It is not undergrad life anymore: no easy decision on what club to go to tonight, or what hour before the exam you should start studying, or what coffee at Starbucks to walk around with…I mean drink.

But, fear no more! Here is how you will make decisions on an adult-level. There’s no time for goofing off. There’s no time for baby steps. There’s no time for time.

1. Your brain will promptly notify you of decision-overload

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2. Whatever decision comes to mind first is going to be the one you choose to worry about most

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3. You will realize every other decision you choose to ignore will be GREATLY affected by the one you are focusing on

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4. Your brain will react to the stress by telling you that you want to watch Netflix now

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5. (days later) Your brain will suddenly remind you of your decision stress at 4:12am and force you awake

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6. You will drink and eat a lot in the days of your decision

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7. You will go days thinking everything is fine and it will all work itself out

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8. You will be forced to make a decision because you verbalized it to one person and now have to stick with it

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And there you go. See? Isn’t that helpful to know?

 

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I’m Done With: Eating

On to my second segment of things I’m Done With: first, driving in Florida, and now I’m done with eating.

Not only do the holidays mean all of your money being spent, it also means all of your diet plans are out of the window. As much as you tell yourself that you will be good this year, it never happens and don’t lie to yourself. So because of that, I’m done eating …. completely.

1. I’m about to explode

Every time someone mentions it’s lunch or dinner, I just want to explode from the inside out. I’m literally on the verge of erupting at any moment. Don’t you dare try to tickle me or else mashed potatoes will spew from from my eyeballs.

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2. I hate myself

For all of you who said you ate healthy for the holidays: you are a liar and will never make it to heaven with that attitude. There is no way a person could eat healthy for the holidays or else they are not living properly. But, because I ate my holiday dinner like a normal person, I completely hate myself. I have covered all my mirrors so I don’t have to look at my shameful self. Bad self.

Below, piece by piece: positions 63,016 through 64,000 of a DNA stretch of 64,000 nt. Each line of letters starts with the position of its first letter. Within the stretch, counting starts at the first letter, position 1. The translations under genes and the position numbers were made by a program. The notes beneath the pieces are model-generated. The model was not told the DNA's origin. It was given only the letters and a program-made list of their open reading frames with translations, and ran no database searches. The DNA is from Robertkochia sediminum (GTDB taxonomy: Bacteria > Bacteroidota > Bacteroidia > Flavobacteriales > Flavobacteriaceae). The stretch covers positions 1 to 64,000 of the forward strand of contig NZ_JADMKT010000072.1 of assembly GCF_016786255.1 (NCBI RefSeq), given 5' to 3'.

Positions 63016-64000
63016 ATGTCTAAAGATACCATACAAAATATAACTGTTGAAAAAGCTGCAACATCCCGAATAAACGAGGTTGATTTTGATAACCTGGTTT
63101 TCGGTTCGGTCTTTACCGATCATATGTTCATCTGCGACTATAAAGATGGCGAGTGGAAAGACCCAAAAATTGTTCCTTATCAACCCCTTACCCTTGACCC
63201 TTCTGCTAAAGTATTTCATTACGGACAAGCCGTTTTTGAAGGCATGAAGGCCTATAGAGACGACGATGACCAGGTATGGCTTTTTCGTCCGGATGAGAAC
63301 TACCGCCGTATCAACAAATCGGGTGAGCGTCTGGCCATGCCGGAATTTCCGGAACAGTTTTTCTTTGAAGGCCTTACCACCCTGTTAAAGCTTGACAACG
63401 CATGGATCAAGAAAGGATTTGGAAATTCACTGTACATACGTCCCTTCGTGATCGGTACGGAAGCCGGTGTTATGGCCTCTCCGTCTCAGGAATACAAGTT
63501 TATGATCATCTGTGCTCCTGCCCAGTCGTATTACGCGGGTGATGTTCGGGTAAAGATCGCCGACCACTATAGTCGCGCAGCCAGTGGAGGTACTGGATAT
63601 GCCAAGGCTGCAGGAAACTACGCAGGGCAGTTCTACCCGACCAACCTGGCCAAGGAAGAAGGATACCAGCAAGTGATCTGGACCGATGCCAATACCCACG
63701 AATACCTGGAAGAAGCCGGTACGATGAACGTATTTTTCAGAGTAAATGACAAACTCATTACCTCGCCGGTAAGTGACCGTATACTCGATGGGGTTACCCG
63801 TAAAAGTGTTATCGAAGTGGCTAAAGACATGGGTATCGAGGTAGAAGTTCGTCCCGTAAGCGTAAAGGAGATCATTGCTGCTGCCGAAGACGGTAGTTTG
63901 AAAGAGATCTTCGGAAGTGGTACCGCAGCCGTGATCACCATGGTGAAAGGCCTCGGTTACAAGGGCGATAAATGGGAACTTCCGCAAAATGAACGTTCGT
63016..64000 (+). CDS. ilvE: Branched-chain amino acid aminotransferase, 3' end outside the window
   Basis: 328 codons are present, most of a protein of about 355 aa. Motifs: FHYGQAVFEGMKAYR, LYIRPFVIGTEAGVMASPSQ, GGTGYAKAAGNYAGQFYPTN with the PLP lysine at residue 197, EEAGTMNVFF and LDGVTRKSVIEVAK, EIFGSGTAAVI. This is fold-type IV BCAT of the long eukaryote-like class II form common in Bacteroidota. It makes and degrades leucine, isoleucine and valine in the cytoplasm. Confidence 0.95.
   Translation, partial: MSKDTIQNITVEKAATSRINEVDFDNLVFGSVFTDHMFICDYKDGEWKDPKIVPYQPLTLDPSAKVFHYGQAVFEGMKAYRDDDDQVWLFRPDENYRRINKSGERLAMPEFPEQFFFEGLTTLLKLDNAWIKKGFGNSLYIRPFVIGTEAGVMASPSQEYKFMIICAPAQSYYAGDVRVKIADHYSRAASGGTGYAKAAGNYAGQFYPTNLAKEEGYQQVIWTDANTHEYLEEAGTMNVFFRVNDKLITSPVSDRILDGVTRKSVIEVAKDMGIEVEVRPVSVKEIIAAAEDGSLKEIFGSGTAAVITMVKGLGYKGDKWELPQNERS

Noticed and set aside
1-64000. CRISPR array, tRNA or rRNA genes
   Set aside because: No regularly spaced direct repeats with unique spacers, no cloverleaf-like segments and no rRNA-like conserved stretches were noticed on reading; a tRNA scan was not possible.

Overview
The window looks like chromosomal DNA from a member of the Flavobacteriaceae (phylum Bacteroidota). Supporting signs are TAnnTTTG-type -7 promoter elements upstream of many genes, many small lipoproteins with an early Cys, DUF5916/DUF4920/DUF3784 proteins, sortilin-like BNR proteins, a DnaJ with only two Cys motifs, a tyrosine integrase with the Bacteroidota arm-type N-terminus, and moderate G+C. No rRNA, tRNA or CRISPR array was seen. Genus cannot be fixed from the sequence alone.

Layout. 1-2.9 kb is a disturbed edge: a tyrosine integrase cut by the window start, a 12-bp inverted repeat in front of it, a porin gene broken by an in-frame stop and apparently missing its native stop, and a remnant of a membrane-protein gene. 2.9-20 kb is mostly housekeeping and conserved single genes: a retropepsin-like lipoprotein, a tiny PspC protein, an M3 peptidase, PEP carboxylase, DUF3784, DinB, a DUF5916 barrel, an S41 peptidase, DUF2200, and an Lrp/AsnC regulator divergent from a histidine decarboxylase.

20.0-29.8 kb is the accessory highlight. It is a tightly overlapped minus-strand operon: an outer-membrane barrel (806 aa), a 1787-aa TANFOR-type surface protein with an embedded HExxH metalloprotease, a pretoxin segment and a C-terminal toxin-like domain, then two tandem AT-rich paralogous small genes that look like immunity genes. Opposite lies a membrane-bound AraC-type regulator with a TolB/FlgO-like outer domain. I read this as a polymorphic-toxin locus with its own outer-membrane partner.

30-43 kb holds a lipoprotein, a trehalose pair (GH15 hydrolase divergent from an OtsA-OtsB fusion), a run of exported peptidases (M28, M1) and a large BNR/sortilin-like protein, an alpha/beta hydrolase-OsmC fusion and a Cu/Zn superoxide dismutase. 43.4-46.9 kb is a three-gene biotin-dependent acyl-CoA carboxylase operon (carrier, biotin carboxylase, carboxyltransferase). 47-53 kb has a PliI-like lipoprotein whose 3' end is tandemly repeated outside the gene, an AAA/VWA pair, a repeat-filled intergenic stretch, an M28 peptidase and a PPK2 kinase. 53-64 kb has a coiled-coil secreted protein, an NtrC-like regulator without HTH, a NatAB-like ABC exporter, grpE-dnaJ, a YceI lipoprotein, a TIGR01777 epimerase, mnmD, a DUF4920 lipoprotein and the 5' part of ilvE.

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3. Leftovers have a special meaning

It is not just like your typical, weekly chicken-n-rice leftovers that barely pass as edible; holiday dinner leftovers are round two [or round three for some]. It is another entire feast for the day after you gorged on food. I just want one pathetic, stingy plate of food when it’s the acceptable time to eat.

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4. I broke my own trust

I thought I could handle all of the sweets around me. I thought I had control. I thought I could stop. I thought I could say no. I thought I was stronger than that. But lo and behold, I am weak. What’s wrong with stuffing a dessert in my mouth while everyone opens presents, while we cook dinner, between every course of the meal, and after the meal?

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5. Everything is boring now

After indulging in holiday goodness, it is hard to get back to reality and even harder to get back to realistic meals….like ramen noodles and cereal. All my hopes of delicious eating have been fulfilled and were even over-satisfied, but now it is time to get back to boring meals and flavorless dishes made from the scraps in the fridge or cupboard.

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And on that note, I’m going to go finish off that tin of holiday cookies that has been calling my name as I write this post….

 

xOx

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New Year, New Outlook

It’s time for New Years resolutions again. And in a month, it’s time for those resolutions to be forgotten again. As twentysomethings, our generation is more concerned with adventures, living life to the fullest, doing what we want when we want, being independent, not being afraid of new things, and having big dreams. We don’t need resolutions, we need something to look forward to.

So, here’s a proposition: no more resolutions; make dreams happen instead. 

Making resolutions are a thing of the past. You can make a resolution any time, and, honestly, summer is usually when people really kick it into high gear for the health resolutions anyway. You don’t plan for swimsuit season until it is swimsuit season. So instead, set new dreams for the year. A bucket list of sorts. Don’t worry about changing something about yourself, but rather, make additions to your life. We stay young until we are no more.

Here are some ideas for you, twentysomethings out there.

1. Plan some travel time